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Chanterelle Dreams, Amanita Nightmares

Greg Marley

Paperback $19.95

The Art of Natural Cheesemaking

The Art of Natural Cheesemaking

By David Asher

Including more than 35 step-by-step recipes from the Black Sheep School of Cheesemaking

Most DIY cheesemaking books are hard to follow, complicated, and confusing, and call for the use of packaged freeze-dried cultures, chemical additives, and expensive cheesemaking equipment. For though bread baking has its sourdough, brewing its lambic ales, and pickling its wild fermentation, standard Western cheesemaking practice today is decidedly unnatural. In The Art of Natural Cheesemaking, David Asher practices and preaches a traditional, but increasingly countercultural, way of making cheese—one that is natural and intuitive, grounded in ecological principles and biological science.

This book encourages home and small-scale commercial cheesemakers to take a different approach by showing them:

•    How to source good milk, including raw milk;

•    How to keep their own bacterial starter cultures and fungal ripening cultures;

•    How make their own rennet—and how to make good cheese without it;

•    How to avoid the use of plastic equipment and chemical additives; and

•    How to use appropriate technologies.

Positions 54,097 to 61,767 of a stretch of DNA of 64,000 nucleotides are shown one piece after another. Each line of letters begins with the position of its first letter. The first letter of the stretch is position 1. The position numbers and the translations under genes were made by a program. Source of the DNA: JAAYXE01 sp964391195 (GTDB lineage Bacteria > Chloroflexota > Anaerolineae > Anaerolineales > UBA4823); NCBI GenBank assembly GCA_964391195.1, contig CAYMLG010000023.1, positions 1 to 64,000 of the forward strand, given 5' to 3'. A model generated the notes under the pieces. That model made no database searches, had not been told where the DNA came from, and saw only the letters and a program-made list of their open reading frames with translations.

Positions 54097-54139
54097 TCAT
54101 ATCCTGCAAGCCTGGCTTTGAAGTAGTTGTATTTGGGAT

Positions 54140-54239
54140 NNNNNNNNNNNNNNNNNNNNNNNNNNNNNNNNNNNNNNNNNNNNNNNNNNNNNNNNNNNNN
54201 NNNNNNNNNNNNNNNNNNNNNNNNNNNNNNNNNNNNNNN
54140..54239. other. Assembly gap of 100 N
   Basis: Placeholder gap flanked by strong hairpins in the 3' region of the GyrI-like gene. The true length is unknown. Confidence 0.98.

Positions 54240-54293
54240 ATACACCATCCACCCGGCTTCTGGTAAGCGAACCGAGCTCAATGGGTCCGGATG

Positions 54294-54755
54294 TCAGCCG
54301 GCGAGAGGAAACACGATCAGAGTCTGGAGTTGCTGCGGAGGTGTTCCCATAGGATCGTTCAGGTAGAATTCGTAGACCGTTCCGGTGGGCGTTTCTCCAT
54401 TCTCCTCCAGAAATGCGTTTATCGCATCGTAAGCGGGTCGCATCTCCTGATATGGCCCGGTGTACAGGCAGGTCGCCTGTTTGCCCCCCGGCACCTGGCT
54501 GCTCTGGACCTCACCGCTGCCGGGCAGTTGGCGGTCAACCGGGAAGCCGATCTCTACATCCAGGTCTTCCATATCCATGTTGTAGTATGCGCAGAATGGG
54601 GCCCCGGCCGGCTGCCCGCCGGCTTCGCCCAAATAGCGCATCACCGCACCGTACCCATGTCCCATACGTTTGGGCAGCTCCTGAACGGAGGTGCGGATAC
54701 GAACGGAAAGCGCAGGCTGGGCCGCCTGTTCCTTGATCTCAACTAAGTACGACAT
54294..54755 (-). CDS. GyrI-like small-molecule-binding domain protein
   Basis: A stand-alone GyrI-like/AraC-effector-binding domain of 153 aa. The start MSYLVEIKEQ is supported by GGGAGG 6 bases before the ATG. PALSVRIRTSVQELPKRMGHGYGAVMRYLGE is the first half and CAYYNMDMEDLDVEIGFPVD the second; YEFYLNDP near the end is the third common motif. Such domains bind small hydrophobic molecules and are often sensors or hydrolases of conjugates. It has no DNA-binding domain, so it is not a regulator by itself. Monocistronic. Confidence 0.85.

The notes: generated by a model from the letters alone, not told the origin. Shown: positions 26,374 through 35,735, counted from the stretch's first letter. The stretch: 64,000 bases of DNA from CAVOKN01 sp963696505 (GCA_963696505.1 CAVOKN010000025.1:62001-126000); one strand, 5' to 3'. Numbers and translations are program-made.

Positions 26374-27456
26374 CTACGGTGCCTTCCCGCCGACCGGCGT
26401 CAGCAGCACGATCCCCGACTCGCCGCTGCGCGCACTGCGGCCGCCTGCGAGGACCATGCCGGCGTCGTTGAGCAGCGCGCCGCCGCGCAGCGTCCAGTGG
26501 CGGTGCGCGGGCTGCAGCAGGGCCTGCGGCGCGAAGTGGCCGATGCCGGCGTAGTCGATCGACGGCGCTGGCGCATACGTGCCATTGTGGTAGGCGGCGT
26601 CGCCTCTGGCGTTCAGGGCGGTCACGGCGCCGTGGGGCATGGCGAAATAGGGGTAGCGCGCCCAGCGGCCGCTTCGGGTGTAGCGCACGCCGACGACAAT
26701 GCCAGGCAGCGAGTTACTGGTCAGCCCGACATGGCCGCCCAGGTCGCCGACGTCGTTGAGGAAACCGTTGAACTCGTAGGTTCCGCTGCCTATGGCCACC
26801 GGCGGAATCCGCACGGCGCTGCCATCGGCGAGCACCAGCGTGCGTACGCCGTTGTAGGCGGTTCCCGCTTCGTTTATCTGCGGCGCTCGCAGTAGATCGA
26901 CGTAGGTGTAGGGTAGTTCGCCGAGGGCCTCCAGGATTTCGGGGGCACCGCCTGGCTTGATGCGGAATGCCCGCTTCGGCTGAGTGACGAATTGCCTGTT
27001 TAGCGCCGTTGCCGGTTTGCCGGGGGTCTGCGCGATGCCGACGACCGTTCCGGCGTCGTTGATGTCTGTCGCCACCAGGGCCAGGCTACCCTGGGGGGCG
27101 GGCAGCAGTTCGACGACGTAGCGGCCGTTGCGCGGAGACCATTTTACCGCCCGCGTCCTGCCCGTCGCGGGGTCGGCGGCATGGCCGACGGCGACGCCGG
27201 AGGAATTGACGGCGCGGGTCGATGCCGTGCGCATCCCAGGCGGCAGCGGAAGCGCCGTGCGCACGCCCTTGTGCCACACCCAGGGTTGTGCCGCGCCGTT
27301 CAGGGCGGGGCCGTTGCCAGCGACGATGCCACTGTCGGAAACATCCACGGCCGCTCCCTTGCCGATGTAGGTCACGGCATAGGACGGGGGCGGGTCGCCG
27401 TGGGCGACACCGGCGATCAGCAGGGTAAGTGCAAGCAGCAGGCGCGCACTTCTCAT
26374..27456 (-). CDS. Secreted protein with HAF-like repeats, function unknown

Introductory chapters explore and explain the basic elements of cheese: milk, cultures, rennet, salt, tools, and the cheese cave. The fourteen chapters that follow each examine a particular class of cheese, from kefir and paneer to washed-rind and alpine styles, offering specific recipes and handling advice. The techniques presented are direct and thorough, fully illustrated with hand-drawn diagrams and triptych photos that show the transformation of cheeses in a comparative and dynamic fashion.

The Art of Natural Cheesemaking is the first cheesemaking book to take a political stance against Big Dairy and to criticize both standard industrial and artisanal cheesemaking practices. It promotes the use of ethical animal rennet and protests the use of laboratory-grown freeze-dried cultures. It also explores how GMO technology is creeping into our cheese and the steps we can take to stop it.